In addition, the bill would allow all health care professionals to refuse to participate in abortion care. Current law only specifies that nurses and physicians may refuse to provide such care (Jarvis, Raleigh News & Observer, 5/15).
House Drops Contraception Provision
The bill originally included language that would have allowed "any employer, whether incorporated or not and whether for-profit or not, that has a religious, moral, or ethical objection" to contraception to exclude contraceptive coverage from its health plan.
House lawmakers removed the provision from the bill on Wednesday after it passed out of committee. State Rep. Bob Steinburg (R) warned the panel that the provision could hurt the bill's prospects on the House floor (WRAL, 5/15).
"To suggest that in the 21st century that women would be prevented from having access to birth control -- even as far to the right as I am -- is going off the cliff. This is going too far," he said (Raleigh News & Observer, 5/15).
El Salvadoran Supreme Court Hears 'Landmark' Abortion Case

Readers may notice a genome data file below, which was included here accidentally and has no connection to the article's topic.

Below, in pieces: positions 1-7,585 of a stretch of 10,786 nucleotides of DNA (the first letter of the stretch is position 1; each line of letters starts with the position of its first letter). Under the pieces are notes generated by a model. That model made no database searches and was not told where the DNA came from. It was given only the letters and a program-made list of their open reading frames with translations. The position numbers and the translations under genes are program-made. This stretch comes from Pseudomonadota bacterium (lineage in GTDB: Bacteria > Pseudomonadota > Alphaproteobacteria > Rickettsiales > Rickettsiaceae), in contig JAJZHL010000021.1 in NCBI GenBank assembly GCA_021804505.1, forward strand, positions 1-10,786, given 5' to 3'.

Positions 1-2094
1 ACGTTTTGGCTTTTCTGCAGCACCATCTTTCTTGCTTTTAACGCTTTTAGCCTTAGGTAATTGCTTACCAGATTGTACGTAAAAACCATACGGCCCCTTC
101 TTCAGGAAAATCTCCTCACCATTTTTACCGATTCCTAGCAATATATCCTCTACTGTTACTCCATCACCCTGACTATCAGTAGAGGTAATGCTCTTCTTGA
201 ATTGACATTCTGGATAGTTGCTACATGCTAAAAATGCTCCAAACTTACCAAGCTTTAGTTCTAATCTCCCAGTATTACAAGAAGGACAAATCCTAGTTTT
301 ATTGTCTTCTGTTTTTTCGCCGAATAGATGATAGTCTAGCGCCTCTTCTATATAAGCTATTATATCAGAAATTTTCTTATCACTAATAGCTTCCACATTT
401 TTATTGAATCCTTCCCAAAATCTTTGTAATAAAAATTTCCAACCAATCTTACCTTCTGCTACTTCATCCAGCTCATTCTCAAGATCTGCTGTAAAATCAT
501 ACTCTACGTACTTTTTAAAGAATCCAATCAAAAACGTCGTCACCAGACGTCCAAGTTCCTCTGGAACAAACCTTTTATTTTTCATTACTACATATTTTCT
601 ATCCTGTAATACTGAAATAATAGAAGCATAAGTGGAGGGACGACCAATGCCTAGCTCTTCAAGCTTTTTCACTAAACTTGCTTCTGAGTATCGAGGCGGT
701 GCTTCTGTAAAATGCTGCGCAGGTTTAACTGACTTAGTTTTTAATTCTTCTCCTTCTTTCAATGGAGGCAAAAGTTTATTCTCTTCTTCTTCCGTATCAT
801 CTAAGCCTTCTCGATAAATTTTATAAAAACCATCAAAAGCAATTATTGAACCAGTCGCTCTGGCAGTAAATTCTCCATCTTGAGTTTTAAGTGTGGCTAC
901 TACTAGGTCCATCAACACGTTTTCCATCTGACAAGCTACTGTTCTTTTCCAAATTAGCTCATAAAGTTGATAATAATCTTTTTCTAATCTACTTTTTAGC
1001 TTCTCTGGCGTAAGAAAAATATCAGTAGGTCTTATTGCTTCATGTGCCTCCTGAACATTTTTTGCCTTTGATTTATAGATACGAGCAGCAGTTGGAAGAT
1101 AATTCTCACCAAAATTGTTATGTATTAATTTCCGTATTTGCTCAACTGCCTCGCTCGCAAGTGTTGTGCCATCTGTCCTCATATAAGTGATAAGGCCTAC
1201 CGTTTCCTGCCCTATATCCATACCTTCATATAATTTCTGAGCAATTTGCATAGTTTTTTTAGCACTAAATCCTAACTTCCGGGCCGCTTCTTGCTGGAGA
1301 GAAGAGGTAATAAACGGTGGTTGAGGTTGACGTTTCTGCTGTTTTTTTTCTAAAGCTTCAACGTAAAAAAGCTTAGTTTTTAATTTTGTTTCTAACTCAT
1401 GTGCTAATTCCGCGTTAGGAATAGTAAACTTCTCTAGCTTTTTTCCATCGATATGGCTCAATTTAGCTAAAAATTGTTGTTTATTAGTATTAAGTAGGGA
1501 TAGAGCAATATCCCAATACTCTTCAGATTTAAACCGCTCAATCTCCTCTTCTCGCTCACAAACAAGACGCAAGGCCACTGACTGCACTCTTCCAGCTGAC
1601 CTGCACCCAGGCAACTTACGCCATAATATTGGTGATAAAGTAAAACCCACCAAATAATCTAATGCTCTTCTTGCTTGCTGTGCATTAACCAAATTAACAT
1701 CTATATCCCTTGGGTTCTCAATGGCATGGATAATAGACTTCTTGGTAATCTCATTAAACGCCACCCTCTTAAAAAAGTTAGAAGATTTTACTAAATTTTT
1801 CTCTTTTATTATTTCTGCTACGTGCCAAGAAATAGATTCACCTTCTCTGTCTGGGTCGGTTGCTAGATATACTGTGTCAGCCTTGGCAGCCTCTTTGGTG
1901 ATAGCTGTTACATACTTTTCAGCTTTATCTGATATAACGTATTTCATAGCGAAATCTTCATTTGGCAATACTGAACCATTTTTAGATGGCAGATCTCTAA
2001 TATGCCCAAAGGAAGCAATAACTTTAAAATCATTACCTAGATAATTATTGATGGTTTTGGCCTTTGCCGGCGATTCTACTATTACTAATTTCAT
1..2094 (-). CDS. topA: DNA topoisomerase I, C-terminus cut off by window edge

May 17, 2013 — El Salvador's Supreme Court on Wednesday heard opening arguments in a "landmark" case involving a woman in poor health who has been denied an abortion, even though doctors said the fetus cannot survive outside the womb, the AP/ABC News reports.
El Salvador prohibits all abortions, including when a woman's life is in jeopardy. The woman and any doctors who help her could face arrest and criminal charges for ending the pregnancy.
The 22-year-old woman -- identified as "Beatriz" -- has lupus, a chronic immune disorder, as well as kidney failure. Ultrasound images show the fetus has a fatal condition called anencephaly, in which much of the brain fails to develop.
A medical committee at the maternity hospital where Beatriz is being treated said the fetus would not survive outside of the womb and recommended an abortion because her health "will certainly get worse as the pregnancy advances."
El Salvador's Health Ministry has said it supports allowing an abortion on health grounds. However, the government's Legal Medicine Institute said that her medical conditions are under control and that the pregnancy should continue.
Oscar Luna, El Salvador's attorney general for human rights, said, "We support protecting the rights of the mother, and this does not imply opening the door to on-demand abortion."
Jaime Marinero, a spokesperson for the Supreme Court, said it is unclear when the five-justice panel will issue a ruling.
Jose Miguel Vivanco, U.S. director for Human Rights Watch, in a statement called on El Salvadoran President Mauricio Funes to "take immediate measures so that Beatriz can terminate a pregnancy that is putting her life at serious risk" (Aleman, AP/ABC News, 5/15).